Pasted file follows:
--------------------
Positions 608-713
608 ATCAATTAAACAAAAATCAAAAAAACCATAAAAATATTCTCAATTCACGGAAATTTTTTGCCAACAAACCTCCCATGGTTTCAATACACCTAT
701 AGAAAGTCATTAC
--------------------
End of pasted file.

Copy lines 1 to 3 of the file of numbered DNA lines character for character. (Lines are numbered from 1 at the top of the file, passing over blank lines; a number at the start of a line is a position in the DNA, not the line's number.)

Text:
Positions 608-713
608 ATCAATTAAACAAAAATCAAAAAAACCATAAAAATATTCTCAATTCACGGAAATTTTTTGCCAACAAACCTCCCATGGTTTCAATACACCTAT
701 AGAAAGTCATTAC